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When I was 22 years old, I spent an academic year working as a substitute teacher. One day, I was assigned to a second grade classroom. Most experiences from the day were rather typical, but I became intrigued by one student’s behavior. Throughout the day, he issued a constant, verbal refrain to remind me that he was not like the rest of the children. Unlike them, he never needed to be corrected.
To the entire group of students, I would say things like,
“Okay, class, I need you to lower your voices.”
And he would respond with, “I wasn’t talking.”
“We need to stand in line as we walk down the hallway.”
And he would pipe up with, “I’m in line.”
“Eyes up here please.”
And he would declare, “I’m looking at you.”
This went on all day. The first time, it was kind of cute. Then it became increasingly annoying. Finally, it brought me to a place of curiosity, wondering what is going on in this child’s world. All day long, this refrain continued, even if I shared that he didn’t need to respond. His tone was never a huff of defensiveness. These verbal comments were spoken calmly as reminders that he made no mistakes, as if some intense form of perfectionism was already forming in his young life. When he said these comments aloud, he was reminding himself as much as he was reminding me. He needed this to be true. He needed to feel exempt from all forms of correction. His pattern was likely a defense to keep other feelings at bay. Perfectionism is frequently rooted in shame.
I have not thought of this memory in many years, but it came into my mind last night as some folks from my community were talking about racism. Specifically, we were discussing how white folks will frequently do just about anything to duck out of a conversation about race. If we* do enter, we have tendencies to remind ourselves and others that racism is real and wrong, but we’re not the ones who do or say racist things.
This is white fragility, a dangerous defense which works to keep certain feelings at bay. We don’t want to feel guilt and shame, so we remind ourselves and others that we aren’t racist.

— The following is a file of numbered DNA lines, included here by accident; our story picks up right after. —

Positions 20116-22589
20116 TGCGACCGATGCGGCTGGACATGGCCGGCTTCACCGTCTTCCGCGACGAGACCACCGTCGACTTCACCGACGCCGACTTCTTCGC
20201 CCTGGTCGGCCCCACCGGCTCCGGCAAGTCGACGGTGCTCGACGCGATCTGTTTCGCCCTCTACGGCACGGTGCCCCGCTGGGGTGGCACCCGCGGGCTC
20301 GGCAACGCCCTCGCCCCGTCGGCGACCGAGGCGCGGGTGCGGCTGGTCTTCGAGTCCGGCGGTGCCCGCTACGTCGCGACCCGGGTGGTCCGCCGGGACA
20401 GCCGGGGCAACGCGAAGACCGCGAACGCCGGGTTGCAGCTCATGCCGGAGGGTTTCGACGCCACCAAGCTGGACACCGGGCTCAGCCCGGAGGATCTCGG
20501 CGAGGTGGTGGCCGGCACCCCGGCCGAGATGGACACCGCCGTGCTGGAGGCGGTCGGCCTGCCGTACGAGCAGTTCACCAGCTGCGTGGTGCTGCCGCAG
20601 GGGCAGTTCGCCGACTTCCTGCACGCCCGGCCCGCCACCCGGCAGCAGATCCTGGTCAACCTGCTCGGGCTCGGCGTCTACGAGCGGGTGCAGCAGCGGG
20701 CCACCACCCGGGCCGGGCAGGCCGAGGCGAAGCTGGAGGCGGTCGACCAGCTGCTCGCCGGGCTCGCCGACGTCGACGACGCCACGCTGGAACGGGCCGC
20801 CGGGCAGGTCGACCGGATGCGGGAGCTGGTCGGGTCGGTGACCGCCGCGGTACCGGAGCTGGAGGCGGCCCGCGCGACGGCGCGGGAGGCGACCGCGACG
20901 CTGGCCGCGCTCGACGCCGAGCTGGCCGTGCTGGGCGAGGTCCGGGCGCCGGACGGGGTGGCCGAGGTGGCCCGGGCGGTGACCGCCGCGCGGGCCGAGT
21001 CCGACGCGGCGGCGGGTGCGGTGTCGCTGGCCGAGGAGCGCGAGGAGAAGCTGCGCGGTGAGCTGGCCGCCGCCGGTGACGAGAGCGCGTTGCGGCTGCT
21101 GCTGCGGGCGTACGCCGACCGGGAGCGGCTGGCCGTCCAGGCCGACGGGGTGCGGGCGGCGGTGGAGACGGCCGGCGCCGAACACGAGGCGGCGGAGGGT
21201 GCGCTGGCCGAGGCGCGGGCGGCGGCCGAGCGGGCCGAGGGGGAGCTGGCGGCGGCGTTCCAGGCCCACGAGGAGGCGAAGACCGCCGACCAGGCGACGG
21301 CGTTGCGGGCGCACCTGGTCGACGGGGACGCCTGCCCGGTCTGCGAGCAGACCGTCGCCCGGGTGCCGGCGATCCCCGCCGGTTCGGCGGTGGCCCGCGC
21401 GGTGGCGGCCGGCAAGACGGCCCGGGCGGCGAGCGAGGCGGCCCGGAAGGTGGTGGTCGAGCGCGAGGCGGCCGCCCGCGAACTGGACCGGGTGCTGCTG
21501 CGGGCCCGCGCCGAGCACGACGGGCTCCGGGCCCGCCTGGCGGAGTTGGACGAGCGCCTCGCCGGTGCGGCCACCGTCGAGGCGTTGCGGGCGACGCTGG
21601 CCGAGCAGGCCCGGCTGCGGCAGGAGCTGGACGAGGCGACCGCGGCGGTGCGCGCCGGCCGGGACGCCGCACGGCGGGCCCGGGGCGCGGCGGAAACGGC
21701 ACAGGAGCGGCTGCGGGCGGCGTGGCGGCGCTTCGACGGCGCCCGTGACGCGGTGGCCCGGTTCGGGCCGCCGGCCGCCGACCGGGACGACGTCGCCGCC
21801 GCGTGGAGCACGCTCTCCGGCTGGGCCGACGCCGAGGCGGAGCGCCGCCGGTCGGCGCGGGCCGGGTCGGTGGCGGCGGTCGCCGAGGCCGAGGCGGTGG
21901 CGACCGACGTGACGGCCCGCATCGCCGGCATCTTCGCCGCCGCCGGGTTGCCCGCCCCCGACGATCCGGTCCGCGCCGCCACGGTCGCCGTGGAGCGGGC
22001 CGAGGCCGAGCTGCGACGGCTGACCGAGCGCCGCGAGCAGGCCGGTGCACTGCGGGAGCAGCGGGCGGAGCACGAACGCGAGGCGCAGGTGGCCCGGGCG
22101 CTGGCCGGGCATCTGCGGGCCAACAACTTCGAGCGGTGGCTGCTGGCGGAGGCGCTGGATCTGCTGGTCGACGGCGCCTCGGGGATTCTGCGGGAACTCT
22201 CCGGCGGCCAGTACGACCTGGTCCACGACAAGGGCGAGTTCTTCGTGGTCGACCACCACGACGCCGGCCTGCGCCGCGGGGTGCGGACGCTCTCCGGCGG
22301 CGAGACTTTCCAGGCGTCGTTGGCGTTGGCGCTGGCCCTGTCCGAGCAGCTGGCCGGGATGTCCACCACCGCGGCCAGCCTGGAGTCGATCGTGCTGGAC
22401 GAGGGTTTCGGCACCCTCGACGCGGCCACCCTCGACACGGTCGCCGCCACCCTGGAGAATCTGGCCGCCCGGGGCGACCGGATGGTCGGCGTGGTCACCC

Sure, most of us do not intend to hurt others through overt forms of racism. Yet we do make harmful mistakes, and we let stereotypes and fears go unquestioned. Most of all, we participate in systems of white supremacy which are designed to benefit and privilege white people at the expense of people of color. We inherited these systems, and collectively, we need to dismantle them.
But we can’t even begin to do that if we won’t enter honest conversations about race. We can’t even make a dent — in fact, we can create much more harm — if white folks do no internal work to recognize the internalized, racist ideas and instincts we carry within ourselves. We all have them. We were socialized to have them by virtue of the systems that surround us.
We want to feel enlightened as though we are above the fray. We are like that 2nd grade student.
The solution is not ultimately to get mired in feelings of guilt and shame. Those feelings may need to arise, but they’re not ultimately what’s at stake here.
What is at stake are the lives of people of color — lives which are subject to the violence and disadvantage of the systems of white supremacy we refuse to acknowledge. We need to question and dismantle the ways those systems operate.
An example is on my mind this morning. I encountered an important news story today: Five students who went to some of the least resourced and thus lowest performing schools in Detroit are now suing the state of Michigan, saying their constitutional right to literacy is being violated. The story discusses the perspective of one of these students: “He says he can’t even seem to get a teacher in every class. He is sick of being sent to the gym to play basketball during Spanish class because he has no Spanish teacher.” The conditions of Detroit Public Schools are inexcusable, harming the lives of young, students of color and their communities. This happens while nearby school districts with more white students flourish.
If we can’t reflect internally about racism’s role in our lives, how will we recognize that we participate in the continuation of these realities?
If we can’t talk to one another about race, how will we build partnerships to actually change these realities?
If we can’t move beyond our feelings and our “Not me!” denials, how will we ever see racism as the sinister reality it is?
*I’m white and am addressing white people most directly in this post. For that reason, when I say “we,” I am referring most specifically to white people.